“The Republic means showing solidarity with the tragedies of our compatriots, regardless of their religion or their origins”

Lattack of October 7 generated a psychological collapse among most French Jews or of Jewish origin. The wording is important, because this inner shaking concerned not only believers or those who consider themselves members of the Jewish community, but also atheist Jews, converts and those non-practitioners who eat sausage on Yom Kippur.

All were brutally returned to their Jewishness. This is because the Hamas attack has brought to the fore in the 21st centurye century the images of a time that we thought was over. Those of entire villages macred in a stunning outburst of violence. That of an enraged crowd, as in Dagestansimilar to that which “hunted the Jews” in 19th century Russiae century.

And with the return of the pogroms came the specter of wandering. Where to flee if the refuge state is threatened? Where to flee if anti-Semitism also takes hold of the United States, land of exile when Europe gave in to barbarism? In this respect, it is necessary to measure the impact that the pro-Palestinian demonstrations in New York and Washington may have had on people of Jewish origin, but also the letter, signed by several groups of Harvard University studentsdesignating the Israeli regime as “entirely responsible for all the violence”, less than forty-eight hours after the Hamas attack.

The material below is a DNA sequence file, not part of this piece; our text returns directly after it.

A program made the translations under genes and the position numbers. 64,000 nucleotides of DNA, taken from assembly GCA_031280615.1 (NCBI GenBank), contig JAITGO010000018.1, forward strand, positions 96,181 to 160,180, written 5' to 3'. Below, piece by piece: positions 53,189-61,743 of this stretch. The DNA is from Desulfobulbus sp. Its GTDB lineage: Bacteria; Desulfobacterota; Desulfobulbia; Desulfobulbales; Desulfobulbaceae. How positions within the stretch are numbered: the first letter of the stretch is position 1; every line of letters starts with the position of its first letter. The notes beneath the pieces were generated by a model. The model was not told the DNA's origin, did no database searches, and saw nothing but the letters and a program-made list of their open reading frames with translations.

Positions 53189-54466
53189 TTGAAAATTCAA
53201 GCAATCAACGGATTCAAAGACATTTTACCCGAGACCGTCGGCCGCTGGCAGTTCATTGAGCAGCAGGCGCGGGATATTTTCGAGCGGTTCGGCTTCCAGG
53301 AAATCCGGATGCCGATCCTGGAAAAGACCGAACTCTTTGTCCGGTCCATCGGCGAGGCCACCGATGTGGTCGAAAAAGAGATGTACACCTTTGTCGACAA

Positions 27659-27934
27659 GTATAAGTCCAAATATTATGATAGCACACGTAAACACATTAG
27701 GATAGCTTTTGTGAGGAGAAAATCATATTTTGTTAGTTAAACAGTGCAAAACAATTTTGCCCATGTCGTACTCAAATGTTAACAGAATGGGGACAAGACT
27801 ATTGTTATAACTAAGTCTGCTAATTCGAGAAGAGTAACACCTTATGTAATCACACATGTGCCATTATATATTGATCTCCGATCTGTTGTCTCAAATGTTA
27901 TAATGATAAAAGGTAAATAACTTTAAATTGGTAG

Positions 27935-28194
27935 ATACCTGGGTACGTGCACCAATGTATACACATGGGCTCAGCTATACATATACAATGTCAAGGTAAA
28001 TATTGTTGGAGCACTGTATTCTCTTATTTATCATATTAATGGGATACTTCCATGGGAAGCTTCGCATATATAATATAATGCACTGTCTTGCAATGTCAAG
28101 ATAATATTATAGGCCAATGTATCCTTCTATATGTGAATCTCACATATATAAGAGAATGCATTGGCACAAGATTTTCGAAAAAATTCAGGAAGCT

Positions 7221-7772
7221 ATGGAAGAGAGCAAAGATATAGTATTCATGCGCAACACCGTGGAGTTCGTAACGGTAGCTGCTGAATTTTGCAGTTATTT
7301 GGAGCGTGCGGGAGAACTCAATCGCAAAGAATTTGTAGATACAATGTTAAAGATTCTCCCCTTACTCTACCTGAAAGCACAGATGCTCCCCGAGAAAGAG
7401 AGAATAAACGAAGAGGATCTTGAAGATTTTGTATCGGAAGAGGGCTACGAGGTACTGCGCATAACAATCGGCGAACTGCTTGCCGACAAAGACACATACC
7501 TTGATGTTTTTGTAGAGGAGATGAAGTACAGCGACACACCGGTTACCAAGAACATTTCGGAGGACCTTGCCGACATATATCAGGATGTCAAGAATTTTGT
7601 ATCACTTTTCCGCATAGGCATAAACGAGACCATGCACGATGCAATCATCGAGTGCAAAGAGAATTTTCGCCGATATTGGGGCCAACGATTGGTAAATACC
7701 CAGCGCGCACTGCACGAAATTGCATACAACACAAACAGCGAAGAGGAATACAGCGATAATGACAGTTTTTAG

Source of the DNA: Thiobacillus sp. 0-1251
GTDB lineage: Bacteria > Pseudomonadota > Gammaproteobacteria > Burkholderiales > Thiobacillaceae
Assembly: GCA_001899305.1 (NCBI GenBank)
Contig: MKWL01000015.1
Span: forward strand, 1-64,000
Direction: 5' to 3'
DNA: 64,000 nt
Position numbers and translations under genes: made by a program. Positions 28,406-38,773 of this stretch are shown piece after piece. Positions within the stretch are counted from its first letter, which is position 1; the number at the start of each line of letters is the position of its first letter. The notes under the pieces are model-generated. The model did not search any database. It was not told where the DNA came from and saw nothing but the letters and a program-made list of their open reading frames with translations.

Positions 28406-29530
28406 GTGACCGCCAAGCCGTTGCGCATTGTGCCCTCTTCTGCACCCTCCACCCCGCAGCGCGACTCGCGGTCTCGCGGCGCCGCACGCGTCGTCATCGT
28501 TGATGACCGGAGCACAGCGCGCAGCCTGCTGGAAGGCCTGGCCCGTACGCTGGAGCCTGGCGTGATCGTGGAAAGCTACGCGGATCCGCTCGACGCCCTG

Also read Maurice Lévy’s column: Article reserved for our subscribers “Never since the Shoah has the Jewish community in France felt so isolated”

October 7 thus constituted an unprecedented shock and awakened a historical trauma. This concept, used by sociologist and historian Paul Bois (1906-1990), is distinct from that of transgenerational trauma describing the imprint left on the descendants of Holocaust survivors. Historical trauma does not refer to a specific event from the childhood or family past. It arises from extremely violent historical episodes which imprint themselves on the collective memory and can resurface during a new traumatic event.

chilling realization

Having said that, a question should haunt us. Why does the awakening of the historical trauma that was the Shoah mainly concern people of Jewish origin? Wasn’t the rest of the population on the European continent when two thirds of European Jews were exterminated? Shouldn’t the psychological breakdown be collective?

If a gap opens among our Jewish compatriots or those of Jewish origin, it is surely also due to the chilling realization that this historical trauma only exists for them. From then on, another fear awakens. That of being abandoned once again by fellow citizens who, deep down, continue to consider the Jews as a foreign body.

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